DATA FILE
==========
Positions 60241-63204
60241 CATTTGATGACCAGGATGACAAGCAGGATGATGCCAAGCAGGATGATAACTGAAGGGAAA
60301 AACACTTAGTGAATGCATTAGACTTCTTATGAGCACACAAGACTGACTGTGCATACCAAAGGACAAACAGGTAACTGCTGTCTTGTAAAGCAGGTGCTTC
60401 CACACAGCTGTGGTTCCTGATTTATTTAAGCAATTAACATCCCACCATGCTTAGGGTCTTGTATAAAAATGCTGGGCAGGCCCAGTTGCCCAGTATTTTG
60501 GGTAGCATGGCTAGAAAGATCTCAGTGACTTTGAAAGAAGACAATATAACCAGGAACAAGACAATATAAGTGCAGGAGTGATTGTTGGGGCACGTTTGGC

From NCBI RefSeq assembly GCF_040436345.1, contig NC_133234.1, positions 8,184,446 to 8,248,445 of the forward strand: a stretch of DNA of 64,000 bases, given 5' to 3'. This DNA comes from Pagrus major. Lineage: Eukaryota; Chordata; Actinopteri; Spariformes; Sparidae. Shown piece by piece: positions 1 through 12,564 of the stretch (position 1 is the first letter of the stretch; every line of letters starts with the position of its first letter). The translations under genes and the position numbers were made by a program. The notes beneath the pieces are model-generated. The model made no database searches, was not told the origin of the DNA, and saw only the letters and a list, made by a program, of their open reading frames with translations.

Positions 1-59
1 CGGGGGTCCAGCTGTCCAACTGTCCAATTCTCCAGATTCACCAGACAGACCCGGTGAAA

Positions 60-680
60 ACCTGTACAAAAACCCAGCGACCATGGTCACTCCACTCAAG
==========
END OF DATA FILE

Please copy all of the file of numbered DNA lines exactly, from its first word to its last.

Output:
Positions 60241-63204
60241 CATTTGATGACCAGGATGACAAGCAGGATGATGCCAAGCAGGATGATAACTGAAGGGAAA
60301 AACACTTAGTGAATGCATTAGACTTCTTATGAGCACACAAGACTGACTGTGCATACCAAAGGACAAACAGGTAACTGCTGTCTTGTAAAGCAGGTGCTTC
60401 CACACAGCTGTGGTTCCTGATTTATTTAAGCAATTAACATCCCACCATGCTTAGGGTCTTGTATAAAAATGCTGGGCAGGCCCAGTTGCCCAGTATTTTG
60501 GGTAGCATGGCTAGAAAGATCTCAGTGACTTTGAAAGAAGACAATATAACCAGGAACAAGACAATATAAGTGCAGGAGTGATTGTTGGGGCACGTTTGGC

From NCBI RefSeq assembly GCF_040436345.1, contig NC_133234.1, positions 8,184,446 to 8,248,445 of the forward strand: a stretch of DNA of 64,000 bases, given 5' to 3'. This DNA comes from Pagrus major. Lineage: Eukaryota; Chordata; Actinopteri; Spariformes; Sparidae. Shown piece by piece: positions 1 through 12,564 of the stretch (position 1 is the first letter of the stretch; every line of letters starts with the position of its first letter). The translations under genes and the position numbers were made by a program. The notes beneath the pieces are model-generated. The model made no database searches, was not told the origin of the DNA, and saw only the letters and a list, made by a program, of their open reading frames with translations.

Positions 1-59
1 CGGGGGTCCAGCTGTCCAACTGTCCAATTCTCCAGATTCACCAGACAGACCCGGTGAAA

Positions 60-680
60 ACCTGTACAAAAACCCAGCGACCATGGTCACTCCACTCAAG